Major James F Thomas - Tenterfield, NSW, Australia
Posted by: Groundspeak Premium Member Grahame Cookie
S 29° 03.445 E 152° 00.092
56J E 402800 N 6785241
Quick Description: The headstone is for Major Thomas, who was the defense attorney in the 'Breaker' Morant trial.
Location: New South Wales, Australia
Date Posted: 7/3/2019 11:38:16 PM
Waymark Code: WM10WYX
Published By: Groundspeak Premium Member wayfrog
Views: 3

Long Description:
This headstone gives scant details on the importance (to Australia) that the legal work of James Francis Thomas (1861-1942) performed at the end of the second Boer War.

"Born on August 25, 1861, the eldest of three children, he attended the King’s School, Parramatta, in western Sydney... [After studying law at Sydney University he established a practice at Tenterfield in 1887. Thomas was reportedly one of a group of townspeople who successfully lobbied NSW Premier Henry Parkes to give his historic Federation speech at Tenterfield’s School of Arts on the evening of October 24, 1889.]

"Thomas’ leadership qualities were borne out in 1895 when his local reservist troop, the Tenterfield Rifles, won the prestigious statewide trophy, the Hutton Shield, then awarded to the elite of Australia’s Light Horse contingents on the basis of dress, drill, cavalry attack, marksmanship, horsemanship, fire discipline and command. They were skills, according to Bleszynski, that, “while not honed in the heat of battle, would come in useful when the Empire sent out the call to the colonies for able-bodied young men to defend her honour when war was declared in South Africa in October 1899”.

"Thomas was among the first to volunteer; Military Headquarters commissioned him Captain and requested he urgently raise a contingent for South Africa. Within less than three weeks, on November 3, 1899, the first mounted contingent known as A Squadron NSW Citizens’ Bushmen was dispatched to the Boer War under his command.

"And Thomas did his hometown proud, with three mentions in dispatches during the Boer War, including his award of the Queen’s Medal with four clasps for heroic actions.

"At Elands River in the Transvaal, his troop and a smaller contingent of Rhodesians lost 75 men while holding out against 1000 enemy troops and guns for 13 days, refusing to surrender on any terms, before eventually being relieved by British forces.

"Having served 12 months in South Africa, the NSW Bushmen contingent embarked at Cape Town on May 9, 1901, for its return to Australia – one officer and 29 men having either died or been killed. The survivors, Thomas included, disembarked in Sydney on June 11, 1901...

"Thomas resigned from the NSW Bushmen’s corps, returned to South Africa, and almost immediately found himself railroaded into the position of advocate, with the rank of Major, before the court martials of Morant, Handcock and George Witton." [Quotes from, Lighthorse website: James Thomas]

“Thomas cared too much. He made the cardinal mistake in legal practice of getting personally involved. He was one bloody decent human being, a man Australia has yet to recognise as a figure of national importance.”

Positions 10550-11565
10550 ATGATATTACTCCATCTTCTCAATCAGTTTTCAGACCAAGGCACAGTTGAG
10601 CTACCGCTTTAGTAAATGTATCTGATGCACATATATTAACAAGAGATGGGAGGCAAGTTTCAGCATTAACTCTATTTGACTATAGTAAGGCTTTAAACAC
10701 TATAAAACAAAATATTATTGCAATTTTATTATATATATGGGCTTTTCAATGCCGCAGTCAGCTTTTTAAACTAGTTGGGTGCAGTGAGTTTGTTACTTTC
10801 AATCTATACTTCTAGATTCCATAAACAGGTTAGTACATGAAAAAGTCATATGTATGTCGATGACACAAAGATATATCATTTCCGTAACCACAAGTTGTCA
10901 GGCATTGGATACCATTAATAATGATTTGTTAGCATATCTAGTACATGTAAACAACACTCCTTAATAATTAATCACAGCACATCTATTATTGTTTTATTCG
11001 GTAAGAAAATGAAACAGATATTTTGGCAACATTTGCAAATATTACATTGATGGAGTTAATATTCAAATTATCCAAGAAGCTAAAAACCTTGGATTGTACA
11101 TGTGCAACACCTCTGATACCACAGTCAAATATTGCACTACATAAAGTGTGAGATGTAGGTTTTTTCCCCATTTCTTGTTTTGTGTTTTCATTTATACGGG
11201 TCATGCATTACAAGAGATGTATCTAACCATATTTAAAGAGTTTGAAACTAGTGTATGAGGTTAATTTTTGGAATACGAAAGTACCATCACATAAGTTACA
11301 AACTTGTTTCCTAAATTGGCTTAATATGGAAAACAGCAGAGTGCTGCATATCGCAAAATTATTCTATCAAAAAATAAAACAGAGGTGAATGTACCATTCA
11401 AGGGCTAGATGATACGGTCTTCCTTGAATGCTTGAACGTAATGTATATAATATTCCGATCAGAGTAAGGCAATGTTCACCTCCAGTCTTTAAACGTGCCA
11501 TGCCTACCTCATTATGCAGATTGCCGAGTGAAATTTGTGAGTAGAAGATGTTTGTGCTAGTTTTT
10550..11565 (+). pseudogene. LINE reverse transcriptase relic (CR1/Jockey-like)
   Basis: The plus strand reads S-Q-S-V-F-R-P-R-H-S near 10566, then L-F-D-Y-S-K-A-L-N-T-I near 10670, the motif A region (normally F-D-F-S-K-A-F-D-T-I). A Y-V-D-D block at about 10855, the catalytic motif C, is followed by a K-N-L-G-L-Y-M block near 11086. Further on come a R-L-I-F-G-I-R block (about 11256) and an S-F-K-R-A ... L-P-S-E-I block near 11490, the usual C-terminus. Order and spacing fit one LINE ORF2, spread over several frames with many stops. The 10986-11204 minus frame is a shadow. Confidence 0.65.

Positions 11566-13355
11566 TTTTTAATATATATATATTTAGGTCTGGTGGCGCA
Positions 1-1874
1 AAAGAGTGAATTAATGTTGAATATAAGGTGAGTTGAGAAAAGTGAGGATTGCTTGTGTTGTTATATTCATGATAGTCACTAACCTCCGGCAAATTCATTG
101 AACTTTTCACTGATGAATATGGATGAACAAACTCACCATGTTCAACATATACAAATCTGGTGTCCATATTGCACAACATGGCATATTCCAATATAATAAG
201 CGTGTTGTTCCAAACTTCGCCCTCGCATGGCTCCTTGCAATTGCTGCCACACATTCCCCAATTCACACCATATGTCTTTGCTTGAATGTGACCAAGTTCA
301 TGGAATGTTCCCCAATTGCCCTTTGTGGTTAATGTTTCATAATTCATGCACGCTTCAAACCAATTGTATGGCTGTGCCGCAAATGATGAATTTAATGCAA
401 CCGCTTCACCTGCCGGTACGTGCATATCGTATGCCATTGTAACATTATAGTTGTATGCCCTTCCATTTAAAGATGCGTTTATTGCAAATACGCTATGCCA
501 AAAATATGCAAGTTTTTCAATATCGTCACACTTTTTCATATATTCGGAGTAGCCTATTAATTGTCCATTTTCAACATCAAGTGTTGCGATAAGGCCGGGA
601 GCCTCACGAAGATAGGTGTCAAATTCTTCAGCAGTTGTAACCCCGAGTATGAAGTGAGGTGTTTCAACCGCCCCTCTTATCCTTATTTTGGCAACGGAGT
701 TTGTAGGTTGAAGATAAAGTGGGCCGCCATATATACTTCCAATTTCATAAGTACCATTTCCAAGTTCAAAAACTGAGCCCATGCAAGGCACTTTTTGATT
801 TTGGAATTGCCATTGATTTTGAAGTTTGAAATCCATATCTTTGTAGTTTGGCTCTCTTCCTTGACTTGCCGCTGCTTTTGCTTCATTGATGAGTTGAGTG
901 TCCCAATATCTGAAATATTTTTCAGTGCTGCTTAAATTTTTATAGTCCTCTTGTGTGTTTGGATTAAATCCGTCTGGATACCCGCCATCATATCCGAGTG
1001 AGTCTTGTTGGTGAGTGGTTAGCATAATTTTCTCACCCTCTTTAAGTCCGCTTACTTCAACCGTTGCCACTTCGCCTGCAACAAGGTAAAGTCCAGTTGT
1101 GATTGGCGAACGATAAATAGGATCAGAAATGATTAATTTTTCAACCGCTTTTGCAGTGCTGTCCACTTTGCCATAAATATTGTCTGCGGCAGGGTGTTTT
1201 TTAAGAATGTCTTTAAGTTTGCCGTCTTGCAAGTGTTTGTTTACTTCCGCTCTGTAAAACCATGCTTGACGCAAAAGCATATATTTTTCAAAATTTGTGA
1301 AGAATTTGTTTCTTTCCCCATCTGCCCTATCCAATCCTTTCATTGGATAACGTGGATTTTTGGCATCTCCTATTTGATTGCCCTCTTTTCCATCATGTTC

Article courtesy of Anthony Hoy, taken from ‘The Bulletin’, April 4, 2000

A square bronze plaque at the foot of Major Thomas's grave has the following transcription:

Major James Francis Thomas

1861 - 1942
"Commanding Officer "A" Squadron New South Wales Citizens Bushmen

Country lawyer, volunteer soldier and friend to the death

James Francis Thomas began his career in law on 28 May, 1887. After practicing briefly in Sydney, he moved to Emmaville in 1888 and then to Tenterfield in January 1890.

"Thomas served for some years in the Tenterfield arm of the voluntary Upper Clarence Light Horse where he was commissioned a Second Lieutenant in 1891 and Captain by 1895.

"He was among the early officers to volunteer for service to South Africa at the outbreak of the Boer War in late 1899. Having been given command of a squadron Thomas sailed for South Africa in February 1900 and was promoted to the rank of Major on 29 January 1901. He served with courage and distinction especially during the Rhenocter Kep and Bland's River Battles. He was awarded the Queen's South Africa Medal with four campaign clasps.

"Major Thomas is best remembered for his defense of Lieutenant Harry Morant, Peter Handcock, George Witton and other Bushveldt Carbineers officers in the general British Court Martial proceedings held at Pietersburgh in the northern Transvaal in early 1902. The execution of Lieutenant Morant and Handcock shook Thomas. After the end of the Boer War on 31 May 1902, Thomas remained in South Africa and became associated with local sympathisers in a crusade for Witton's release from gaol in Britain.

"In civilian life, apart from his law practice, Thomas for a period owned the Tenterfield Star newspaper. He retained a lively interest in researching and writing the history of Tenterfield and supported many causes to further the progress of his community."

Visited: 1217, Monday, 28 January, 2019

Which Boer War?: Not listed

Boer War Website: Not listed

First Boer War (Alternate Name): Not listed

Second Boer War (Alternate Name): Not listed

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